Thursday, May 08, 2008

Between Two Worlds

Now that busy season is over for me, I can do things like post to Jameel's blog when he's not paying attention - woo!

But I'm really here to tell you that y'all would appreciate this post by Stam entitled Between Two Worlds. Excerpt:
Growing up in two schools with very different outlooks on this issue has left me a little confused. On one hand i do feel its important to observe/celebrate these occasions, but with the "yeshivish" world so against anything "Tzioni" (including Bamba) I feel that by caring, i'm doing something "wrong". The Gush Katif/Shomron situation was similar. Nothing was mentioned in the BY high schools or seminaries, while the "Tzioni" schools shared the news and kept their students updated. We were in Israel and didn't even have a clue about what was going on!

I remember finding a poster when I was in seminary that said "Yehudim Lo Migrashim Yehudim". I took it to my Aim HaBayit and asked her what "migrashim" meant. She looked at the poster and then she looked at me and she said "we stay out of this, throw that away".
Wherever I am, my blog turns towards Eretz Yisrael טובה הארץ מאד מאד

4 comments:

Mordechai Y. Scher said...

small correction: that's 'migarshim', which means to evict or drive out. 'migrashim' OTOH means lots or plots of land...

The reality of this post, back to the point, is pitiful! As the nice lady said, they're IN ISRAEL! How could one willingly remain unconcerned and obtuse to what is happening to Jews down the block?!

Stam said...

you have no idea how strange it was to see Jameel's notes feed on facebook and see my words there!!!

Stam said...

Mordechai - thanks, i often type too fast for my own good, and what spellchecker would pick THAT up? :)

RivkA with a capital A said...

Thanks for the link. I found the entry interesting, but I was disturbed by comments that seemed to justify/legitimize not standing during the siren.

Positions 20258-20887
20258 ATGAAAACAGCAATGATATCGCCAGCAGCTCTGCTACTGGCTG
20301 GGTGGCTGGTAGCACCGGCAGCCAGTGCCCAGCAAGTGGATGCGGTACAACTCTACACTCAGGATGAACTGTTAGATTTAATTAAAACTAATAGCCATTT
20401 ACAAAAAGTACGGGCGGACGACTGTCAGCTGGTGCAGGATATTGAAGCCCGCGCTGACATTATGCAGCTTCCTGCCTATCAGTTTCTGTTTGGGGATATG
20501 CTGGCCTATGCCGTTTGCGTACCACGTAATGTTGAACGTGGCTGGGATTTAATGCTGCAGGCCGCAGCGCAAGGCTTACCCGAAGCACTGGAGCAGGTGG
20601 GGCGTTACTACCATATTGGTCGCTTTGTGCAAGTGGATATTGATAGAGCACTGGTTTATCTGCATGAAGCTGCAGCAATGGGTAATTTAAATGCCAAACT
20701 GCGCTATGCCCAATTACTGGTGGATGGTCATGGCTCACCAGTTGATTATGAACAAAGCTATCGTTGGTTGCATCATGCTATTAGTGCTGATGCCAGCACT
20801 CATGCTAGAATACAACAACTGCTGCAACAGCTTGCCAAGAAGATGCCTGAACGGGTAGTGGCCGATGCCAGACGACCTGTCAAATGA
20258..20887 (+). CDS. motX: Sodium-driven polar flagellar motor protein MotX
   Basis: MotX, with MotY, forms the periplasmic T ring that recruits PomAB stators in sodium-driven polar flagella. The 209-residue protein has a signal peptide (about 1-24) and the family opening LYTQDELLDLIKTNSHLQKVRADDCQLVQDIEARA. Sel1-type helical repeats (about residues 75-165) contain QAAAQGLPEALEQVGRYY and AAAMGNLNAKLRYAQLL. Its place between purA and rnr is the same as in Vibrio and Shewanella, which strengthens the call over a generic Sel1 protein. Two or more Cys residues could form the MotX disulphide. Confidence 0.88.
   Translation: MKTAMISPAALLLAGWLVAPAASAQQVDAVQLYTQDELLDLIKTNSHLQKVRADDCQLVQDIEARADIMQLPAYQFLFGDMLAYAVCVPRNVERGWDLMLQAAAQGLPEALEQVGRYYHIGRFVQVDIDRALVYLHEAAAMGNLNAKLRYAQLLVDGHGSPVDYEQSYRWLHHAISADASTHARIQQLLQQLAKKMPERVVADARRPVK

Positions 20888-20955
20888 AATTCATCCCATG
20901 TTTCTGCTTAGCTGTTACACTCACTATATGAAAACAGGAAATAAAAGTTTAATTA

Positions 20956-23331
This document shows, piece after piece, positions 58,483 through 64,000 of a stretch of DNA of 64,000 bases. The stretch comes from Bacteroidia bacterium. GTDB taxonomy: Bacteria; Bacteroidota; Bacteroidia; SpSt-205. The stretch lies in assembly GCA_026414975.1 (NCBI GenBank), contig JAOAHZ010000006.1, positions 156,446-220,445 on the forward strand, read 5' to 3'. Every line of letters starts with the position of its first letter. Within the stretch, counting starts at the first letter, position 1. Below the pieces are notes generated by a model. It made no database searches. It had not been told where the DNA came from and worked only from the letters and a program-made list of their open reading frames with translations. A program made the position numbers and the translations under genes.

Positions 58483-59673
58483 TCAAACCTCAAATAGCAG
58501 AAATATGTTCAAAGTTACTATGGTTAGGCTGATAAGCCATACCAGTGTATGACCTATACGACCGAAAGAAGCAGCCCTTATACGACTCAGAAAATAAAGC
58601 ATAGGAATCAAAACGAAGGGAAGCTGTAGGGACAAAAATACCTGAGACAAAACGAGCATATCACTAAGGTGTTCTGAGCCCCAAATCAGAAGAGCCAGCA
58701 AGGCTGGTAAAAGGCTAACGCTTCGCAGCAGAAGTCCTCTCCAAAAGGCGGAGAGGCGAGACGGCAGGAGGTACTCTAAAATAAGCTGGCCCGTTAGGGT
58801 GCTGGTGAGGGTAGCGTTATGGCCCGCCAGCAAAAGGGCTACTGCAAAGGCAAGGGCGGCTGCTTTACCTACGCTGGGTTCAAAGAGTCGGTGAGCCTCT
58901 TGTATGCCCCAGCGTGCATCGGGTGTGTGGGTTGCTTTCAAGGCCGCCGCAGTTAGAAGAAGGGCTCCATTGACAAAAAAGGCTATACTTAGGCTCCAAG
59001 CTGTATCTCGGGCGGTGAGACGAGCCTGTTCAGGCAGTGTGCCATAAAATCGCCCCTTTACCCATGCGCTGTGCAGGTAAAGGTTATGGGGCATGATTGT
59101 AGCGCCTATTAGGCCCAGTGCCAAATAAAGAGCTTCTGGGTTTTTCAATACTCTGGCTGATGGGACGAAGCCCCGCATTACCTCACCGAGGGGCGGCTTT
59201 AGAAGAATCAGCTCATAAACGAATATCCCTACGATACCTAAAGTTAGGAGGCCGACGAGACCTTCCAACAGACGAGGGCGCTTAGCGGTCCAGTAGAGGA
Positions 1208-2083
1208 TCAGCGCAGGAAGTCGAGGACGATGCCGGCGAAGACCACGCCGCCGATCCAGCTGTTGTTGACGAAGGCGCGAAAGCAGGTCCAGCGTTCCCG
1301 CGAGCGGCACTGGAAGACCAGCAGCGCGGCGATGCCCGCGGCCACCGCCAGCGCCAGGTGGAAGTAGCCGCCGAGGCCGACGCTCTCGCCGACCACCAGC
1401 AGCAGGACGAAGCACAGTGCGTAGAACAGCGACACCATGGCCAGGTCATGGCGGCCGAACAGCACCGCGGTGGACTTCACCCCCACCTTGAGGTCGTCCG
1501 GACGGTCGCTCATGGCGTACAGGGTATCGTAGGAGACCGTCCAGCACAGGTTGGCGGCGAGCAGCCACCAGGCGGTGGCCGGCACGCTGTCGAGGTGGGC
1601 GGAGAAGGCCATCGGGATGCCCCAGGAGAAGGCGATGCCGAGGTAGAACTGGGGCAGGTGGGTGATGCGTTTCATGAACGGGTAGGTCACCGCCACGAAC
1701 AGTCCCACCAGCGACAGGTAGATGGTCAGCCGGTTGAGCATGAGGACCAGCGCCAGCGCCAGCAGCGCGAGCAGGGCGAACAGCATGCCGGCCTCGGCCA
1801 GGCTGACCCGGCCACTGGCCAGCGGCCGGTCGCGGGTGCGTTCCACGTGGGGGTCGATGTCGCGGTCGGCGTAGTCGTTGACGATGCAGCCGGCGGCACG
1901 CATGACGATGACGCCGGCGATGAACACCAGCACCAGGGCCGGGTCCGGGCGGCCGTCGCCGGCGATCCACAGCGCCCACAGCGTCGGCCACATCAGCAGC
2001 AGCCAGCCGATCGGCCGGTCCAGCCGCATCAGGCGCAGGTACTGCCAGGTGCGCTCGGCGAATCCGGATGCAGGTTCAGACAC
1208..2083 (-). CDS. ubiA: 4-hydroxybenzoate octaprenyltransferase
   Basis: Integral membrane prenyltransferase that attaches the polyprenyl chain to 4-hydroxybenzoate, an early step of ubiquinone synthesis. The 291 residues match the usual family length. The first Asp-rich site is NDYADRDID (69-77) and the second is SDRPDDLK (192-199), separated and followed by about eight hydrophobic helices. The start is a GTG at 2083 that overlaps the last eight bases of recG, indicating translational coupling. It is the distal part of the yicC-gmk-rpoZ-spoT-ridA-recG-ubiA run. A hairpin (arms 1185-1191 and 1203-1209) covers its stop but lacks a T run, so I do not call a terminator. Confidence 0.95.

Below are my thoughts:

While not standing might not be "bashing", it certainly is disrespectful and a chilul hashem.

What people do in their own homes is between them and God. What people do b'farhesia affects everyone around them (sometimes with far-reaching consequences).

When the country is standing in mourning/remembering, the least one can do is stand respectfully for all of 60-120 SECONDS.

There are creative sollutions for Jews who don't accept Yom HaZikarona but want to be respectful. Many open a Sefer Tehillim and read a few p'rakim.

When Jews blatantly ignore the siren, they are "poresh min hatzibur". Perhaps they consider themselves to be the tzibur -- in some ways they would be correct, though numerically they are a small minority. However, being representatives of the tzibur would imbue them with an even greater responsibility to those around them.

Whichever way you look at it, we are responsible for ALL of Am Yisrael.

Our goals should be to behave in a way that will be m'karev our fellow Jews and be a kiddush hashem.

This year, davka on Yom HaShoah, I found myself standing next to two very hiloni Israelis. Perhaps it was my imagination, but I saw initial surprise, followed by respect, when I stepped out of my car to stand. I am dati-leumi, but to many hilonim, all religious people (especially women), look alike.

What one religious Jews does reflects on all religious Jews.

Perhaps you would be interested in my post about Yom HaZikaron:
Yom HaZikaron

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